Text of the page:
Facts & Figures


India, Zambia, Nigeria, Kenya, Botswana, Ghana, Niger, Madagascar, Mozambique, Uganda, Sierra Leone, Liberia, Pakistan, Nepal, Peru


Rural areas in the departments of Méagui, Gabiadji, and Divo




Children in third, fourth, and fifth grade


  • Teachers
  • School directors
  • Pedagogical advisors


Government schools


  • 25,682 children improving their numeracy and literacy skills
  • 671 teachers trained
  • 248 mentors (school directors and pedagogical advisors) trained
  • 4 national trainers trained


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About the project

The Programme d’Enseignemet Ciblé (PEC) was introduced in 2018 to address the learning crisis, whereby many children do not acquire essential foundational skills like reading and arithmetic at the right time, early in primary years. PEC is inspired by the Teaching at the Right Level (TaRL) model pioneered since the early 2000s by the Indian NGO Pratham for helping third to fifth grade (and even older) children who have been left behind to quickly catch up.


Despite significant progress toward achieving the target of universal access to primary education with a 94% net enrollment rate, Côte d’Ivoire is facing a learning crisis. According to the latest PASEC results, only 48% of students in Côte d’Ivoire achieve a sufficient threshold in literacy at the end of primary school and 27% in numeracy. Children in rural areas show even lower performance. In overcrowded classrooms, teachers tend to focus by default on the best-performing children. Those lagging behind are at risk of repeating and dropout.


At the classroom level, TaRL is a teaching approach that evaluates children using a one-on-one assessment tool and groups them according to their learning level rather than their age or grade. Each group is taught starting from what they already know with level-appropriate activities and materials. Children move quickly through the groups; for example, children who master letters then move to a group focused on words. This way, children can progress and catch up with the expected level.

Over the years, TaRL has been implemented by community volunteers, Pratham staff, and government frontline workers and teachers across India. Today, TaRL reaches millions of children each year.

The Ministry of Education of Côte d’Ivoire partnered with TaRL Africa to adapt to the Ivorian context and pilot the Programme d’Enseignement Ciblé (PEC), the first TaRL-inspired program ever launched in French. PEC aims to improve basic reading and mathematics skills. Children are taught via engaging, fun, and creative activities adapted to their learning level.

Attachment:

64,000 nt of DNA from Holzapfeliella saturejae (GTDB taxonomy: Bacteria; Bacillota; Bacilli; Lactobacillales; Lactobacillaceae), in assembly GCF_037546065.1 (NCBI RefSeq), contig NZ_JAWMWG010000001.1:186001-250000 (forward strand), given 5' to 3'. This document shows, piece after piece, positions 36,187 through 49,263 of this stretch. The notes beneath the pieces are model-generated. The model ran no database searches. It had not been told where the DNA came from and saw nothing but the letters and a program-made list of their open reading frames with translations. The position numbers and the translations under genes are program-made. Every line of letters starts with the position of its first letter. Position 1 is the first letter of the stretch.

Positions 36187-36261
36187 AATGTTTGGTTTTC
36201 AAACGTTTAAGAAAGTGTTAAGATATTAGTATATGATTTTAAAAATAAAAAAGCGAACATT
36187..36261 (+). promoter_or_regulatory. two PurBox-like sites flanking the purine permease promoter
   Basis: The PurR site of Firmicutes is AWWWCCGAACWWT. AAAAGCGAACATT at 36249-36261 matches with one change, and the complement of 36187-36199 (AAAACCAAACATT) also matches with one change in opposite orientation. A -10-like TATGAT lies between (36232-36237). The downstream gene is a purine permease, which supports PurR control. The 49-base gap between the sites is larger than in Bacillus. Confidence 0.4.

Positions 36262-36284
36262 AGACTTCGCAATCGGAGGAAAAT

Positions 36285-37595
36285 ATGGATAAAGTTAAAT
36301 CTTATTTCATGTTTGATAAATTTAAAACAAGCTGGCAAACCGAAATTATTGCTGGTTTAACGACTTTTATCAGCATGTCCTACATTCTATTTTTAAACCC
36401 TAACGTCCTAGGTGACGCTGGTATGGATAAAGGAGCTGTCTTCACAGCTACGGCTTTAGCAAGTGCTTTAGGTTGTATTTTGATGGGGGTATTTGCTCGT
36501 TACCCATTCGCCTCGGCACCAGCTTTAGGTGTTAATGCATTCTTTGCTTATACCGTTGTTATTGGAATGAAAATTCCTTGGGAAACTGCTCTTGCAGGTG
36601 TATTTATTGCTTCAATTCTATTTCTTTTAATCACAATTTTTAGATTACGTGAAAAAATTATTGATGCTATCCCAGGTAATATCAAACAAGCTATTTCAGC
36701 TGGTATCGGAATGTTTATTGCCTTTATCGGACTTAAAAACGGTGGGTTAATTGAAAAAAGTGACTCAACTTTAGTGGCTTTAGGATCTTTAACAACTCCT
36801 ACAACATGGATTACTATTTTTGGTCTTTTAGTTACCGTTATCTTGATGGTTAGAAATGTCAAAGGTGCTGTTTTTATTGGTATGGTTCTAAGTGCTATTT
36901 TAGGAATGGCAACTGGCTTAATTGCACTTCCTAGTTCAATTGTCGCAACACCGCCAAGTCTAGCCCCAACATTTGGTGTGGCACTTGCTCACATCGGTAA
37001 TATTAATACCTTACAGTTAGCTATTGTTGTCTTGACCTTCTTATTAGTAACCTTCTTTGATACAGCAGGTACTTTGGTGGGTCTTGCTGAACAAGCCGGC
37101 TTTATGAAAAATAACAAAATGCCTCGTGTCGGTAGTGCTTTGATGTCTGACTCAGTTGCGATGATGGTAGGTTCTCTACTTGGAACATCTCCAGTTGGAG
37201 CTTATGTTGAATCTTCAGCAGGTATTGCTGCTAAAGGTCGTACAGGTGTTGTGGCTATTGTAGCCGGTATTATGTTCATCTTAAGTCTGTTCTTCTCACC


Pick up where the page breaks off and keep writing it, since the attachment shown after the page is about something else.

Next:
Results to date

From October 2018 to June 2019, PEC was piloted in 50 primary schools in rural cocoa-growing communities (Gabiadji and Méagui). The independent evaluation conducted by Innovations for Poverty Action (IPA) found positive results across all the indicators including, among others, strong engagement from all pilot stakeholders. Teachers were especially invested in PEC’s success; stakeholders in mentorship roles were less consistent, although strong overall. PEC earned a full recommendation for scale-up, with green checkmarks on all measures.

Therefore, PEC has been extended from the original 50 schools to 150 additional schools located in the rural cocoa-growing region of Divo during the 2019–2020 school year. The main objective of this extension phase is to transfer the implementation responsibility from TaRL Africa to the Ministry of Education, and to integrate PEC into the normal processes of the Ministry of Education. A joint workshop between the Ministry of Education, TaRL Africa, and IPA will take stock of the achievements and challenges of this extension phase, to adapt and correct course, as relevant, in the progressive scale-up.

Scientific evidence

The TaRL approach has generated some of the largest effect sizes ever rigorously measured in the education literature (Banerjee et al., 2017).  For more than a decade as the approach has evolved, it has been rigorously evaluated via a series of randomized control trials (RCT) carried out by researchers from Abdul Latif Jameel Poverty Action Lab (J-PAL) at MIT. Many RCTs conducted by J-PAL affiliates have shown that this program, if well implemented, helps students catch up. Today, TaRL reaches millions of children each year. It has not only been scaled to locations across India, but more recently begun to also be adapted and scaled by organizations and governments in countries in Africa, South Asia, and Latin America.

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